He was helped by Aron Shaviv, a political strategist, and Shlomo Filber, today director general of the Communications Ministry, who was in charge of the campaign headquarters. Other, more junior staffers were also involved in preparing content. Ofer Golan was head of the response team; Eli Hazan headed the print media team; Boaz Stambler, today Prime Minister Benjamin Netanyahu’s spokesman, was the campaign’s economic spokesman; and Erez Tadmor, co-founder of the virulently anti-leftist Im Tirtzu organization, was the content coordinator and head of the talking points team. Topaz Luk and Jonatan Urich were in charge of the Facebook campaign, and continue to run Netanyahu’s new media operation today.

Several campaign staffers who spoke with Haaretz confirmed that the Herzog posters described above were in fact prepared, but were never used. Others said they had never seen this material.

Livni, who was Zionist Union’s No. 2, was also a target during the campaign. Likud’s polls showed that Herzog was more popular than Livni in every respect: People considered him more suited to be prime minister and to deal with the issues and were more likely to vote for him.

Likud therefore prepared two posters showing senior Hamas officials – one featuring Khaled Meshal and the other Ismail Haniyeh. Both posters showed the men on the phone with the slogan, “Here’s the person who always answers Tzipi Livni,” alongside a speech bubble showing Meshal/Haniyeh saying “Zibi?” (i.e. Tzipi with a thick Arabic accent).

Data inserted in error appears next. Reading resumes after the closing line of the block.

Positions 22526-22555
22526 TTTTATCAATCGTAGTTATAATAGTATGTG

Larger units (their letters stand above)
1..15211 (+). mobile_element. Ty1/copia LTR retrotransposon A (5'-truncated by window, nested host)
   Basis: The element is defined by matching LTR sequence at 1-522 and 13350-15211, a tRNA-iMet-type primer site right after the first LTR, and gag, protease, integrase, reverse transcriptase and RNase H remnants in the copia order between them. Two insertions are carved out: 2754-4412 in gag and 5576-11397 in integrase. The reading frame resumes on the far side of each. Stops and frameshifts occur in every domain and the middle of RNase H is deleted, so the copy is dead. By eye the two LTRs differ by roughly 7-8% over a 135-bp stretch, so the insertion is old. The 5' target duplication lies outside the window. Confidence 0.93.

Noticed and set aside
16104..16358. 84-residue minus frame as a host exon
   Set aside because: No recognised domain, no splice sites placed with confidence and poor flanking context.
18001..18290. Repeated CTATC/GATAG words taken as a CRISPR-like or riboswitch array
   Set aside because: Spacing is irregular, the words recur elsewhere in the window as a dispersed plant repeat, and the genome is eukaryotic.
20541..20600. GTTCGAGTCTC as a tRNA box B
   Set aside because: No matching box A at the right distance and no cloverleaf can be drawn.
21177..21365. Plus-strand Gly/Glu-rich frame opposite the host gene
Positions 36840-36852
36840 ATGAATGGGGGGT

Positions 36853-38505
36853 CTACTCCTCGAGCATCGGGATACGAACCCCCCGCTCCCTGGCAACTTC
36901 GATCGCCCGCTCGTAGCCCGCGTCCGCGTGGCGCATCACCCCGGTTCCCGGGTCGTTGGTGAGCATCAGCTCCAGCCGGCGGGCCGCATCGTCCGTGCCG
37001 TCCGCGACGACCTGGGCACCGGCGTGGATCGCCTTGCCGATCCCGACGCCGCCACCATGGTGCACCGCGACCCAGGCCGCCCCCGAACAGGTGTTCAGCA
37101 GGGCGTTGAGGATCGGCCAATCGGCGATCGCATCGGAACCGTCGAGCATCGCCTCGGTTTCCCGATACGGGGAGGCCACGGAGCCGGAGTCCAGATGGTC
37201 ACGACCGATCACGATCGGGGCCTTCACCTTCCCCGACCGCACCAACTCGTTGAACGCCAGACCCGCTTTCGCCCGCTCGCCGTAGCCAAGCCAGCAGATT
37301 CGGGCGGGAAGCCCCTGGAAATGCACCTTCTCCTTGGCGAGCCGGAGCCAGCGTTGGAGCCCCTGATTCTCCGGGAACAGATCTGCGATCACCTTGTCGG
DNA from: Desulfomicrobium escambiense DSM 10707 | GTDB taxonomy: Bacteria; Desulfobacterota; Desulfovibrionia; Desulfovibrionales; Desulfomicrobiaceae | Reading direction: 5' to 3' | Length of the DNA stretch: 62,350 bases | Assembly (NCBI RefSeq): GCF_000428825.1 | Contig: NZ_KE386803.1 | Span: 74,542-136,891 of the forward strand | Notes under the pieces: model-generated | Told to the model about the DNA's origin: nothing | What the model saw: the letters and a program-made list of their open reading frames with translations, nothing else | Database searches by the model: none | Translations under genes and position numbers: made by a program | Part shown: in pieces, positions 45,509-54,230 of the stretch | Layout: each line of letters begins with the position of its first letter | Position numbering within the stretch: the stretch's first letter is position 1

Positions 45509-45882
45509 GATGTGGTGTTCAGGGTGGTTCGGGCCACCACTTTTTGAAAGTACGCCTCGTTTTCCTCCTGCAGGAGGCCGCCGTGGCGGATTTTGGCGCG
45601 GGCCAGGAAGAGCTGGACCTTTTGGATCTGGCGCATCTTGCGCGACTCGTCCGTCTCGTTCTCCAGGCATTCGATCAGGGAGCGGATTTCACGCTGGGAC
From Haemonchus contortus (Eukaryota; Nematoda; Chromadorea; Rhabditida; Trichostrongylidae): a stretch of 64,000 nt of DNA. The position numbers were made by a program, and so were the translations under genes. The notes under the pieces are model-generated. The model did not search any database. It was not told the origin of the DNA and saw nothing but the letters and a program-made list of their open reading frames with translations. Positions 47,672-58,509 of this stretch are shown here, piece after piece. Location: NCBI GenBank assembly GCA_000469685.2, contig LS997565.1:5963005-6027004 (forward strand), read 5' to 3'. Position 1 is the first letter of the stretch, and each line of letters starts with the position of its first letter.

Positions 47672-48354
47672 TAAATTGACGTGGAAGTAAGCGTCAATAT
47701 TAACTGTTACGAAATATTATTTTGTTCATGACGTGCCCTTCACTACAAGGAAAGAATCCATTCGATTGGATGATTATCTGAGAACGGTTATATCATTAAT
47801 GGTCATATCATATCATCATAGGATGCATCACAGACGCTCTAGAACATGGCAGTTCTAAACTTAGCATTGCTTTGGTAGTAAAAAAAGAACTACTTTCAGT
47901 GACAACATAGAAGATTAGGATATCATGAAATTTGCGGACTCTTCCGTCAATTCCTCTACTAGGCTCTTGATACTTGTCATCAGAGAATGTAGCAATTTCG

Another shelved campaign included pictures of Joint List MK Ahmad Tibi along with various quotes about his party’s willingness to hook up with other left-wing parties to keep Likud from getting a parliamentary majority. The posters bore the slogan, “It’s us or them. Only Likud. Only Netanyahu.”

Yet another campaign was prepared in response to a poll showing that a whopping 75 percent of respondents supported Netanyahu’s decision to go to Paris in 2015, together with many other world leaders, to attend a solidarity rally following the terror attacks on the Charlie Hebdo magazine and a kosher supermarket.

The campaign consisted of two posters. One showed criticism of the trip in the daily Yedioth Ahronoth along with the slogan “In Noni’s eyes,” referring to Yedioth publisher Arnon Mozes. The other showed Netanyahu, looking dignified, with the slogan “In the world’s eyes.”

A variation of this campaign involved one poster showing the criticism in Yedioth along with the slogan “Bibi is criticized for coming,” and another poster showing criticism that appeared on Fox News with the slogan “Obama is criticized for not coming.”